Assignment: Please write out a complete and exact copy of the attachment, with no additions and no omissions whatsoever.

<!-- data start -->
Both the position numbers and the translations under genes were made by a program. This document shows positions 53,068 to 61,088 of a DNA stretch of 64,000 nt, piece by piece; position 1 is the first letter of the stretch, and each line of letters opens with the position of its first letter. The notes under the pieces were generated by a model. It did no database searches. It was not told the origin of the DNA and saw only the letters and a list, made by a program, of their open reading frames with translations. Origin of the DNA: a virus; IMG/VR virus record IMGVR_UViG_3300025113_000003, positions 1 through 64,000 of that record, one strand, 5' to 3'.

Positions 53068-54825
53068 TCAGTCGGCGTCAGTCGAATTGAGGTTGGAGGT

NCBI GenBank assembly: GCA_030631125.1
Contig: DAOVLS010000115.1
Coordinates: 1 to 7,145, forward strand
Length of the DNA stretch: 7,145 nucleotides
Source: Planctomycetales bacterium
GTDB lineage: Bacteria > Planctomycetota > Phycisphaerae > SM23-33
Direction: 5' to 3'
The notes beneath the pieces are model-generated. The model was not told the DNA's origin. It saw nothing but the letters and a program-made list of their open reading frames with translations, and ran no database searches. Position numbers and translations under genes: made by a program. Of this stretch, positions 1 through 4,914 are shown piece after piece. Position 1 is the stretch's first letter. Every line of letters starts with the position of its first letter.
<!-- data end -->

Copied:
Both the position numbers and the translations under genes were made by a program. This document shows positions 53,068 to 61,088 of a DNA stretch of 64,000 nt, piece by piece; position 1 is the first letter of the stretch, and each line of letters opens with the position of its first letter. The notes under the pieces were generated by a model. It did no database searches. It was not told the origin of the DNA and saw only the letters and a list, made by a program, of their open reading frames with translations. Origin of the DNA: a virus; IMG/VR virus record IMGVR_UViG_3300025113_000003, positions 1 through 64,000 of that record, one strand, 5' to 3'.

Positions 53068-54825
53068 TCAGTCGGCGTCAGTCGAATTGAGGTTGGAGGT

NCBI GenBank assembly: GCA_030631125.1
Contig: DAOVLS010000115.1
Coordinates: 1 to 7,145, forward strand
Length of the DNA stretch: 7,145 nucleotides
Source: Planctomycetales bacterium
GTDB lineage: Bacteria > Planctomycetota > Phycisphaerae > SM23-33
Direction: 5' to 3'
The notes beneath the pieces are model-generated. The model was not told the DNA's origin. It saw nothing but the letters and a program-made list of their open reading frames with translations, and ran no database searches. Position numbers and translations under genes: made by a program. Of this stretch, positions 1 through 4,914 are shown piece after piece. Position 1 is the stretch's first letter. Every line of letters starts with the position of its first letter.